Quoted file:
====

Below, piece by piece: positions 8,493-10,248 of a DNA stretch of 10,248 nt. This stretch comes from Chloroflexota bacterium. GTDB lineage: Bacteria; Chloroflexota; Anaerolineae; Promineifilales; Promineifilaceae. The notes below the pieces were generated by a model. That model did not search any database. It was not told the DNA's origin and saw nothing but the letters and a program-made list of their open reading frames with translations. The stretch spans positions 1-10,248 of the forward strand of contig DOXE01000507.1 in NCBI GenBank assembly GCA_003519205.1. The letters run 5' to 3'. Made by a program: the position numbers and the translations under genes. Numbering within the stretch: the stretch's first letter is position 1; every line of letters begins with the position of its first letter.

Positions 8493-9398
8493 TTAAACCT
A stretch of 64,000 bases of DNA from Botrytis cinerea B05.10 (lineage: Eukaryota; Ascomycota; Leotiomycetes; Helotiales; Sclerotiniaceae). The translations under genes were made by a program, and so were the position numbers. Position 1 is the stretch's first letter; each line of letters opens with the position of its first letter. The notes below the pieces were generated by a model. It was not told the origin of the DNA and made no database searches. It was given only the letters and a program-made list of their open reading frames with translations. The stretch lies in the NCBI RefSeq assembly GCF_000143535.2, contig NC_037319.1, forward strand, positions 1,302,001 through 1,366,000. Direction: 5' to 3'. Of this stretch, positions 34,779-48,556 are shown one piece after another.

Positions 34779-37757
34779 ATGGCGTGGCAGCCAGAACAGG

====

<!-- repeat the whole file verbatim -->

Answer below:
Below, piece by piece: positions 8,493-10,248 of a DNA stretch of 10,248 nt. This stretch comes from Chloroflexota bacterium. GTDB lineage: Bacteria; Chloroflexota; Anaerolineae; Promineifilales; Promineifilaceae. The notes below the pieces were generated by a model. That model did not search any database. It was not told the DNA's origin and saw nothing but the letters and a program-made list of their open reading frames with translations. The stretch spans positions 1-10,248 of the forward strand of contig DOXE01000507.1 in NCBI GenBank assembly GCA_003519205.1. The letters run 5' to 3'. Made by a program: the position numbers and the translations under genes. Numbering within the stretch: the stretch's first letter is position 1; every line of letters begins with the position of its first letter.

Positions 8493-9398
8493 TTAAACCT
A stretch of 64,000 bases of DNA from Botrytis cinerea B05.10 (lineage: Eukaryota; Ascomycota; Leotiomycetes; Helotiales; Sclerotiniaceae). The translations under genes were made by a program, and so were the position numbers. Position 1 is the stretch's first letter; each line of letters opens with the position of its first letter. The notes below the pieces were generated by a model. It was not told the origin of the DNA and made no database searches. It was given only the letters and a program-made list of their open reading frames with translations. The stretch lies in the NCBI RefSeq assembly GCF_000143535.2, contig NC_037319.1, forward strand, positions 1,302,001 through 1,366,000. Direction: 5' to 3'. Of this stretch, positions 34,779-48,556 are shown one piece after another.

Positions 34779-37757
34779 ATGGCGTGGCAGCCAGAACAGG